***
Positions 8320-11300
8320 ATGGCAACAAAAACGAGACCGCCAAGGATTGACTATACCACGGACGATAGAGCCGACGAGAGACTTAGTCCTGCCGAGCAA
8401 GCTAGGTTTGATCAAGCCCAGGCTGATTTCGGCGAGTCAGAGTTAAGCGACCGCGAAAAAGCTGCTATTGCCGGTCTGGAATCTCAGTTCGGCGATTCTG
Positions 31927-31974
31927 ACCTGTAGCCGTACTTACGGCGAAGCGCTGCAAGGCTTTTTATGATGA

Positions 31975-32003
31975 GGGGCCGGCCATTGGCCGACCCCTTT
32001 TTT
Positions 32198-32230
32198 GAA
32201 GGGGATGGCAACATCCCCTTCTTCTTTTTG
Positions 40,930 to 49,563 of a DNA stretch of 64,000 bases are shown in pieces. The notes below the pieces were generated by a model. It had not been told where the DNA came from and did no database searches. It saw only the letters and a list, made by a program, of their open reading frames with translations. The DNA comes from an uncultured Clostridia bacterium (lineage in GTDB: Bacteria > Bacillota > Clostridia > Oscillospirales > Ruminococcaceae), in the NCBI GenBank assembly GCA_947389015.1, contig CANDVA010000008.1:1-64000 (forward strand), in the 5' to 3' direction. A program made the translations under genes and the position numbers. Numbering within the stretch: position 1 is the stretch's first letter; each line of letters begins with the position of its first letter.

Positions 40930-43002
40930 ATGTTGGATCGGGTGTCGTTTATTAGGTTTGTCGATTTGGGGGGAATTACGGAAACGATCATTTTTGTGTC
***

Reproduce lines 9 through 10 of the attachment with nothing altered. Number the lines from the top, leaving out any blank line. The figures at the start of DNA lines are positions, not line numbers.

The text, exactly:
Positions 32198-32230
32198 GAA